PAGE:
Recalls 101: What We Can Learn from the Tylenol Crisis
We’ve heard a lot about recalls in recent weeks. The most famous recall of all happened 27 years ago. In September 1982, seven people died from taking cyanide-laced Extra-Strength Tylenol, Johnson and Johnson’s best-selling product. J&J didn’t dither and immediately recalled 31 million bottles from store shelves, offering replacement products in a safer tablet form, free of charge. Two months later, the company reinstated the product with tamper-proof packaging, and a year later, it had 30 percent of the $1.2 billion analgesic market, down only 7 percent from its share before the poisoning—that market had represented 17 percent of the company’s income in 1981. (For more information, see Judith Rehak’s article “Tylenol made a hero out of Johnson and Johnson: The recall that started them all,” published in the New York Times on March 23, 2002.) And while the stock stumbled, only two months after the recall it recovered its 52-week high.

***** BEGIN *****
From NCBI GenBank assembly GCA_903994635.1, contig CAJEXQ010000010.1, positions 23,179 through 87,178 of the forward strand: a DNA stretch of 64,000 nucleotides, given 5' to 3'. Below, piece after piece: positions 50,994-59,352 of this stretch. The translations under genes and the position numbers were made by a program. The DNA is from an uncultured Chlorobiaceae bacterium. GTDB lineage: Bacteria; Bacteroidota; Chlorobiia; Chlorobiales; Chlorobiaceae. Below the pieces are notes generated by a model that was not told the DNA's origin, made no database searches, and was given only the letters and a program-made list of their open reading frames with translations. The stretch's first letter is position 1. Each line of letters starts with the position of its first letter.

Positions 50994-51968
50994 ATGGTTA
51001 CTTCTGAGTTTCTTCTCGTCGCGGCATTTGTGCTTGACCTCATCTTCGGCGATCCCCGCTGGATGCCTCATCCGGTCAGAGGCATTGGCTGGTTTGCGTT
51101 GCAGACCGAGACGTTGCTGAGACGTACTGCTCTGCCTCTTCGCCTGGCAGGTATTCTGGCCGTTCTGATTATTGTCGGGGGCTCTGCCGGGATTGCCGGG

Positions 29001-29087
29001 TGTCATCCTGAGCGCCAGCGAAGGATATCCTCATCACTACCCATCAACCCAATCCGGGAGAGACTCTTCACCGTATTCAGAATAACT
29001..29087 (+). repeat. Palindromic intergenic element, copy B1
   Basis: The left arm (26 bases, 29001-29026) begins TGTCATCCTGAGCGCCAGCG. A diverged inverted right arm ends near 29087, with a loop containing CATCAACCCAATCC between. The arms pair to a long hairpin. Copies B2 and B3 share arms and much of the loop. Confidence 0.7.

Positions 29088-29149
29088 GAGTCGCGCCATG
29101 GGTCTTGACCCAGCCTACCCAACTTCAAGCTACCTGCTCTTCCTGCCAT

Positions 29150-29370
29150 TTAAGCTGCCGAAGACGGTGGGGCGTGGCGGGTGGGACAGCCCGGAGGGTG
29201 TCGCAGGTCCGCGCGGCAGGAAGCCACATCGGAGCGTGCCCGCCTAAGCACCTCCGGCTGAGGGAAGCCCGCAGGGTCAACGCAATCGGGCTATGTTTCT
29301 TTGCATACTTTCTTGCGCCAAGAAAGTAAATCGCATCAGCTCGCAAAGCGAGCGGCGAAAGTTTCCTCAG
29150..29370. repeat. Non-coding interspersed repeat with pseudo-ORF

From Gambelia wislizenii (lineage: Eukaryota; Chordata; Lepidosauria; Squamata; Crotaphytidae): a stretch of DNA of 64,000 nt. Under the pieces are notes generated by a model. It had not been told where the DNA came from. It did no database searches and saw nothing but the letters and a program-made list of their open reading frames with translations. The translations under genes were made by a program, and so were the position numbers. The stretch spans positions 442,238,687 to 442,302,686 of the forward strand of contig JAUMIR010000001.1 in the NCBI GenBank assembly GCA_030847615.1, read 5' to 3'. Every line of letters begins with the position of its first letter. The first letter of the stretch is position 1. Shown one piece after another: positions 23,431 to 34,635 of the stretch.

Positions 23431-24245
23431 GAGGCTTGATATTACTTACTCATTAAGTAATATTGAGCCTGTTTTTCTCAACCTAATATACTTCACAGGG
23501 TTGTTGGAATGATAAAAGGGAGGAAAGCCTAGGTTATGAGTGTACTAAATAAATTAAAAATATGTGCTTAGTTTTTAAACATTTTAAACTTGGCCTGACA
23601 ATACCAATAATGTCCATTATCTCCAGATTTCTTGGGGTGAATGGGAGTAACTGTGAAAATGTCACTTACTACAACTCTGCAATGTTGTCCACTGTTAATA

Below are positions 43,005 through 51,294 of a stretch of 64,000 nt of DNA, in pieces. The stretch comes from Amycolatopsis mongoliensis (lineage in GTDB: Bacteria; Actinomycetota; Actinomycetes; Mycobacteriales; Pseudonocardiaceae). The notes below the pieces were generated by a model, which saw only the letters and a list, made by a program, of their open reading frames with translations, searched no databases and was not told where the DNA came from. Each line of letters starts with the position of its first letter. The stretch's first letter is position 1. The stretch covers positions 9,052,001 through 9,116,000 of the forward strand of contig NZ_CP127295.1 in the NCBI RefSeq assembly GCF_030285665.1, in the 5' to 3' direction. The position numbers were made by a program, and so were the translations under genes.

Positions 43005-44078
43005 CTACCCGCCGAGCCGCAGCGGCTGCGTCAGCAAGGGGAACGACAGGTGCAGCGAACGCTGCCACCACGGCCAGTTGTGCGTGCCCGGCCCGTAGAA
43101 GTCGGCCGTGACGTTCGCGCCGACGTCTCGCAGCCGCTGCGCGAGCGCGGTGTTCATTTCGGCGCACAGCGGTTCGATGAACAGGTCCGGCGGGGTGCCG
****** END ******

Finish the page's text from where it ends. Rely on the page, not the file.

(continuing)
It was unprecedented. A voluntary recall? J&J was feted in the press as a hero and as “Exhibit A” on doing it right in every crisis management, product liability and PR class anyone has taken since.
It wasn’t the fact of the recall itself, but the timing. J&J acted immediately upon the first reports. And it did something proactive to prevent the same event from occurring again, even though it wasn’t the company’s fault in the first place.
This follows two major rules of crisis management that are particularly important to mitigate the risk of future lawsuits and damages.
First, telling all the bad news yourself. The drip, drip, drip of bad facts is never good. Getting out all the facts as soon as you know them is critical and adds to the company’s trustworthiness. It can also mitigate any future negligent claims because getting out the bad news means you are trying to forewarn people of the risks.
Second, creating good facts can counteract the bad. In the Tylenol case, the company quickly created “tamper-proof” packaging to prevent such incidents in the future. The fact that the company cared so much about product safety that it went the extra mile to create new safeguards also had a “halo” effect. Customers perceived this fact to mean that if the company was this serious about safety in this area, then it must have strict controls in others.
From McDermott Will & Emery's Legal Crisis Strategies Blog - found at http://www.legalcrisisstrategies.com